And indeed, isn’t everything always decided at the level of a symbolic exchange – that is to say, at a level that goes far beyond the rational commerce of things or bodies as we practise it today? In fact, paradoxical as it may seem, I would be quite willing to believe that there has never been any economy in the rational scientific sense in which we understand it, that symbolic exchange has always been at the radical base of things, and that it is on that level that things are decided (Baudrillard, 2004:17).

In what sense precisely does one find a proliferation of aristocratic forms? The fundamental feature of symbolic exchange in this respect is that it is a matter of rules, the rules that make up the game and which, unlike laws, are inviolable. One must know the rules to play the game, and follow them for the game to continue. Unlike the transgressions of a law, in which cases the law may not only remain in place but retain its force, when one breaks the rules the game is ruined. To break a law may be criminal; to break a rule is simply vulgar. The perfect example of a generalised social rule is perhaps the “total social fact” of gift-exchange in Mauss’s study. One is under the obligation to give, receive and reciprocate gifts. The perpetuated cycle of exchange ensures continued social cohesion (Mauss, 1990). This obligation is not something that one is strictly subject to under law, however. And while one may flout a law and still be subject to it, the rule functions only so long as sufficient persons subscribe to it. The cycle or circle defined by the rule is fundamentally aristocratic in its form. The rule must not only be followed, but must be followed without being made explicit. The clichéd mark of classic aristocracy is the knowledge of the rules (of “good society”), which one must not need explained on pain of appearing vulgar: if one must ask, one doesn’t belong. But the observation of the silent rule is characteristic of every circle, and indeed of society itself conceived as a whole. In every walk of life there are the unwritten rules, which must not be made explicit in order to function, and which allow the official rules their force and function. That is why the analysis of symbolic exchange adopts a point of view legitimately described as aristocratic: because life really is a matter of, in a phrase, La règle du jeu.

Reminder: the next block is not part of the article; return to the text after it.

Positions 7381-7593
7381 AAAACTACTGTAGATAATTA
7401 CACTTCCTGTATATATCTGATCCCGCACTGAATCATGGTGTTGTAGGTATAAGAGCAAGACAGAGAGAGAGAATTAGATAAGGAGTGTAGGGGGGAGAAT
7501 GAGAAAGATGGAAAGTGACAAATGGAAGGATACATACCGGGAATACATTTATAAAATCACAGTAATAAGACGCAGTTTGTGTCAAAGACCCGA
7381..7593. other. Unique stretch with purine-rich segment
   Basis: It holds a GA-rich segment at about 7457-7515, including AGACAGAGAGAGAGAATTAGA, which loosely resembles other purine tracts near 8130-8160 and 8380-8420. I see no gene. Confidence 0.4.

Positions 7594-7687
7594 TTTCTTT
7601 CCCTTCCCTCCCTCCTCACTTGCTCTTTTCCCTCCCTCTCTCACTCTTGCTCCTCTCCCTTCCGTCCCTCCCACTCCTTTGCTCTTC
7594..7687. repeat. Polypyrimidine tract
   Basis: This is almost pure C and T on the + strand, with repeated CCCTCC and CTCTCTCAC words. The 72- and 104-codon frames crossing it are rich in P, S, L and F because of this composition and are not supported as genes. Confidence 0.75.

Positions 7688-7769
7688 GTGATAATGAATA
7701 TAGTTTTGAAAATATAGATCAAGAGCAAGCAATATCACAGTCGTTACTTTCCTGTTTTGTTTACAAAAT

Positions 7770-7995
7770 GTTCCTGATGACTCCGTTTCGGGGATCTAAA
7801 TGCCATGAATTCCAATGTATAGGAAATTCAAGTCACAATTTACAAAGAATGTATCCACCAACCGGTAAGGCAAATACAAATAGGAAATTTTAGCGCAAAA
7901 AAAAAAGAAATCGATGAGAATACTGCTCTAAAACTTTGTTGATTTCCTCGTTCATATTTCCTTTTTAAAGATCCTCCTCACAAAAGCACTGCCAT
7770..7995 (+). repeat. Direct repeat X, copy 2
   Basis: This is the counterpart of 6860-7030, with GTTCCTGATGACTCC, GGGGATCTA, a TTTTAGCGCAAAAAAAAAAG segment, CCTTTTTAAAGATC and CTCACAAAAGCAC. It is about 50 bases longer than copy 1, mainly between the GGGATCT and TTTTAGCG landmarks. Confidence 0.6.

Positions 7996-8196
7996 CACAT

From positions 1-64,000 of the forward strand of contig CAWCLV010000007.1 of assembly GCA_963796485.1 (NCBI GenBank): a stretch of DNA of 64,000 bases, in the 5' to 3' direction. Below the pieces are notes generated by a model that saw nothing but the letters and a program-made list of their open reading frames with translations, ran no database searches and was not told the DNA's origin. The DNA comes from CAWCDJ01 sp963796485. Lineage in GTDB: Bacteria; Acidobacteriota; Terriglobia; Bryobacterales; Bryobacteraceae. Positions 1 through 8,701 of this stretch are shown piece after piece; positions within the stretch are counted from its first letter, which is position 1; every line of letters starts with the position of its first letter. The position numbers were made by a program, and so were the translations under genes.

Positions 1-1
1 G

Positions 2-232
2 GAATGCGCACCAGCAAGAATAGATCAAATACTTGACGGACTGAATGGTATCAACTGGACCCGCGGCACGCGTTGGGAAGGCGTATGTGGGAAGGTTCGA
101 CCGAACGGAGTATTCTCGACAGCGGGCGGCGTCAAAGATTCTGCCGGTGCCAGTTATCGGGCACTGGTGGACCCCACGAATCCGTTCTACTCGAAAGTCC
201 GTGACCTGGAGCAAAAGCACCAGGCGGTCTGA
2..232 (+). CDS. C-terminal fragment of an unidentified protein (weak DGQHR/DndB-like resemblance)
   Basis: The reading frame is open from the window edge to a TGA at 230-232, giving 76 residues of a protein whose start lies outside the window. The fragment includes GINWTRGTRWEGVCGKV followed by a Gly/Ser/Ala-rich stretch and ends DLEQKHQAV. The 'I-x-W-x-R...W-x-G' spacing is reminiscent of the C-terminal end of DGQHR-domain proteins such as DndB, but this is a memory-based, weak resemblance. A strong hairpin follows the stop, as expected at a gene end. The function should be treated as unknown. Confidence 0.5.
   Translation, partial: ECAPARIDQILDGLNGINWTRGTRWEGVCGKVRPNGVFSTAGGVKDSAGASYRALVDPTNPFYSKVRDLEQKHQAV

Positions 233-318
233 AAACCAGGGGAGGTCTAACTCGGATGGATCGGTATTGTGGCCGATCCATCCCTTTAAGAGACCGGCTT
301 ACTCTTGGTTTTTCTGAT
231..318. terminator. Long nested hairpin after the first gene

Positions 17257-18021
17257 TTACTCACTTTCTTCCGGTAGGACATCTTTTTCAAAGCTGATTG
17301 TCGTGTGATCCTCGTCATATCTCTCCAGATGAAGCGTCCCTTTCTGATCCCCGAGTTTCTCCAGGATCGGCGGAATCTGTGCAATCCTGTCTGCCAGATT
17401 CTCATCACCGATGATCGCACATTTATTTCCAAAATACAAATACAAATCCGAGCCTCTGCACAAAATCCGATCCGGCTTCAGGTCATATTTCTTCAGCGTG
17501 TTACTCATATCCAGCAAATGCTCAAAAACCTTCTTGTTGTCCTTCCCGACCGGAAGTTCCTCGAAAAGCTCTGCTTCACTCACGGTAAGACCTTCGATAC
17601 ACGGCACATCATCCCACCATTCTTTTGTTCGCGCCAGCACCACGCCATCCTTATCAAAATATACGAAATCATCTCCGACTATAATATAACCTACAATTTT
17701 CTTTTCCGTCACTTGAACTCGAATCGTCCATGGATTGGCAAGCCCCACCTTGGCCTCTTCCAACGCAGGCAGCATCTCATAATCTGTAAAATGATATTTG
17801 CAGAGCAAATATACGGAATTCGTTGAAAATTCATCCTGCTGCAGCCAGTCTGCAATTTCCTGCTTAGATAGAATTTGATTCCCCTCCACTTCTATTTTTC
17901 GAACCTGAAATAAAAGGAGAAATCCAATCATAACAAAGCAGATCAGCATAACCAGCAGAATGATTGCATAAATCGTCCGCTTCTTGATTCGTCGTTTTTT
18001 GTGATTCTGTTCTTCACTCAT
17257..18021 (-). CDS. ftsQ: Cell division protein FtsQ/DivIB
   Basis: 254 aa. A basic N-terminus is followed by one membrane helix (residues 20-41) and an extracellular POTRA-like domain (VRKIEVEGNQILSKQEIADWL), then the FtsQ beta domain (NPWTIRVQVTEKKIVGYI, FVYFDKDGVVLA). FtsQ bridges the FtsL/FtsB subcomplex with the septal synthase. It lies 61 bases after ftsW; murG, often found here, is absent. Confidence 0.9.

The model of the restricted, formally aristocratic sphere, a frequent subject of Baudrillard’s critical attention as well as of the scorn of ordinary souls, is the art world. The art world is aristocratic in its form, before one ever considers the sums of money at stake. It is the lack of an external standard in the art world that makes it comprehensively aristocratic, and in its way an obscene and ecstatic sphere; there is no external aesthetic standard to determine what is artistically accomplished (for example, one can imagine a moment in the development of the visual arts when perspective and verisimilitude – all that post-renaissance rot, to paraphrase Baudrillard’s infamous quip – served as a mark of high art; such a mark of distinction would be discernible to anyone outside of the world of the production or patronage of art, and on that basis anyone could with relative competence judge a piece’s worth, in aesthetic or monetary terms). There is no standard of measurement today for the assessment either of the aesthetic or monetary value of an artwork that is external to the art world and transparent to those outside of its circles. What determines the desirability of an individual piece may be simply that it is desired, or works by the same artist are in vogue or have fetched certain prices at previous auctions, raising the bar of starting bids for other works. And while an analogous “interest” can determine movements on the stock market, for example, the art world functions in the absence of any nominal corresponding “gold standard” which might conceivably regulate it. Baudrillard writes: “There are no more fundamental rules, no more criteria of judgment or of pleasure. In the aesthetic realm of today there is no longer any God to recognize his own. Or, to use a different metaphor, there is no gold standard of aesthetic judgment or pleasure. The situation resembles that of a currency which may not be exchanged: it can only float, its only reference itself, impossible to convert into real value or wealth”. This self-referential, self-perpetuating, aristocratic form is in many ways the destiny of the artwork and the art world after the developments of modern art: